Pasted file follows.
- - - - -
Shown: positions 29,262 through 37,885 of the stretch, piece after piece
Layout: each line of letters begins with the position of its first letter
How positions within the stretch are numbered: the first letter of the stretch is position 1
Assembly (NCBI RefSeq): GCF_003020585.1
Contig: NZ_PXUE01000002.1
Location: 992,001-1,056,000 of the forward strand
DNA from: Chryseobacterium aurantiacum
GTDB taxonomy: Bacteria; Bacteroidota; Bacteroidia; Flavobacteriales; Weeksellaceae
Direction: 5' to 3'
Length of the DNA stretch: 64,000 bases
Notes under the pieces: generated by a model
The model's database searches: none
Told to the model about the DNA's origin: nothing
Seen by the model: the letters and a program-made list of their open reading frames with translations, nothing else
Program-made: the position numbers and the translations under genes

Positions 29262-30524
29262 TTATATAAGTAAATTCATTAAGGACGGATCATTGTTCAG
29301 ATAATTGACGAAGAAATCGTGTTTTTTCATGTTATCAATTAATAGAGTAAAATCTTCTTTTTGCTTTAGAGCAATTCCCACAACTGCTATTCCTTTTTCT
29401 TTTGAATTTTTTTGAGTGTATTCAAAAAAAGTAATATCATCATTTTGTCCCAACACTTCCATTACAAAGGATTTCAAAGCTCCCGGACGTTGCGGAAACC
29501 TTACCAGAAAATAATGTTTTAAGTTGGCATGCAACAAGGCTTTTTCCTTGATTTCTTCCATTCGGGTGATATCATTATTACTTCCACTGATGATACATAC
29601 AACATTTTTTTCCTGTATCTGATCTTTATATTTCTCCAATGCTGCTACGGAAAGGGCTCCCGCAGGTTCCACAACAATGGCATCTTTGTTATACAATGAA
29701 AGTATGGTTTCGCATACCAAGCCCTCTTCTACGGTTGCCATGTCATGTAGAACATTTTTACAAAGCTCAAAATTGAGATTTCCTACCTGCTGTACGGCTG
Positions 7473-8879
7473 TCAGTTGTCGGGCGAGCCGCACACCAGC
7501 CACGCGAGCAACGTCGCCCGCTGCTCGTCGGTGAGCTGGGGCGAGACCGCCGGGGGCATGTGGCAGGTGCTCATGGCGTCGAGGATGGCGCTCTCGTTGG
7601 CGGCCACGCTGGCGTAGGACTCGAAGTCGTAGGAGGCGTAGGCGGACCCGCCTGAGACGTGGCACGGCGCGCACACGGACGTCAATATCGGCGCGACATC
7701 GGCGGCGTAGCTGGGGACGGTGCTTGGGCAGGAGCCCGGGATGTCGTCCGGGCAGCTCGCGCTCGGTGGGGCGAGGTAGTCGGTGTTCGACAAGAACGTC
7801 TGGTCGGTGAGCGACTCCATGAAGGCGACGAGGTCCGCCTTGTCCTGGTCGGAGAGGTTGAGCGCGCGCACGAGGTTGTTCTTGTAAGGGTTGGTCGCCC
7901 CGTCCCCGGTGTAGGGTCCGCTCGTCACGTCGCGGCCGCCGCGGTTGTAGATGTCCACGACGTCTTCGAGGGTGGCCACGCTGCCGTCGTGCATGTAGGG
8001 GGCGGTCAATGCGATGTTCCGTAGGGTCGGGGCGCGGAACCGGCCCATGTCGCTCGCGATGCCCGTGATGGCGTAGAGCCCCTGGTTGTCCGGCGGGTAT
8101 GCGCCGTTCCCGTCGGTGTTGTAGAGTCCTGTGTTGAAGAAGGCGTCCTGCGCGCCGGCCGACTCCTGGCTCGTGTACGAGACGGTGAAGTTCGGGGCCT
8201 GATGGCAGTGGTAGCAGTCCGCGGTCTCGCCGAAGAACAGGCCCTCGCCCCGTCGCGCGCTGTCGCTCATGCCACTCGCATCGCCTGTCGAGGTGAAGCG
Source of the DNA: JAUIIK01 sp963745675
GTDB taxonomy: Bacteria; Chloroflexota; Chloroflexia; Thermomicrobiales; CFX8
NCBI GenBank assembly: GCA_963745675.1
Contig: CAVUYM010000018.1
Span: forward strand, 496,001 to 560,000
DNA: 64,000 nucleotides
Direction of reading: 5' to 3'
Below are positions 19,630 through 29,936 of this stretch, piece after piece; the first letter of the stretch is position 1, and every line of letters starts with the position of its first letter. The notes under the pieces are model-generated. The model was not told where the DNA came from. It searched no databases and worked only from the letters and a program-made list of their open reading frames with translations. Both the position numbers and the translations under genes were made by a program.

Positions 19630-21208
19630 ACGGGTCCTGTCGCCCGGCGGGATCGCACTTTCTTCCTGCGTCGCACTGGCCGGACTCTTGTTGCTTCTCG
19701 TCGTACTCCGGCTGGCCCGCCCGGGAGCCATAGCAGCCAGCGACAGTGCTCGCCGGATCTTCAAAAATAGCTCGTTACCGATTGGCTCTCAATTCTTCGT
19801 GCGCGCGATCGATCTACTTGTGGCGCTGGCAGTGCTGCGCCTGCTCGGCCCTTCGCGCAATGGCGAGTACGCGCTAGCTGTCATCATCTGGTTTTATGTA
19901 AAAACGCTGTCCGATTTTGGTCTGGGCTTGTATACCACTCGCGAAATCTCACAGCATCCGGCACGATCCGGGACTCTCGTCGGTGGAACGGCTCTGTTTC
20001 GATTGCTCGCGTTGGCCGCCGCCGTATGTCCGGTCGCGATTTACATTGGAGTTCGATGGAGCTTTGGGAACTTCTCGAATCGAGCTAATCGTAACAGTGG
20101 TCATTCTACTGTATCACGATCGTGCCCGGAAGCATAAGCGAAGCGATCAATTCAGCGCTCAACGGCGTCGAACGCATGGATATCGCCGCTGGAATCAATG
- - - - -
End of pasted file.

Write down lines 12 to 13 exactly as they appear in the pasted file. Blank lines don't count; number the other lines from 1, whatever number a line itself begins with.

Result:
The model's database searches: none
Told to the model about the DNA's origin: nothing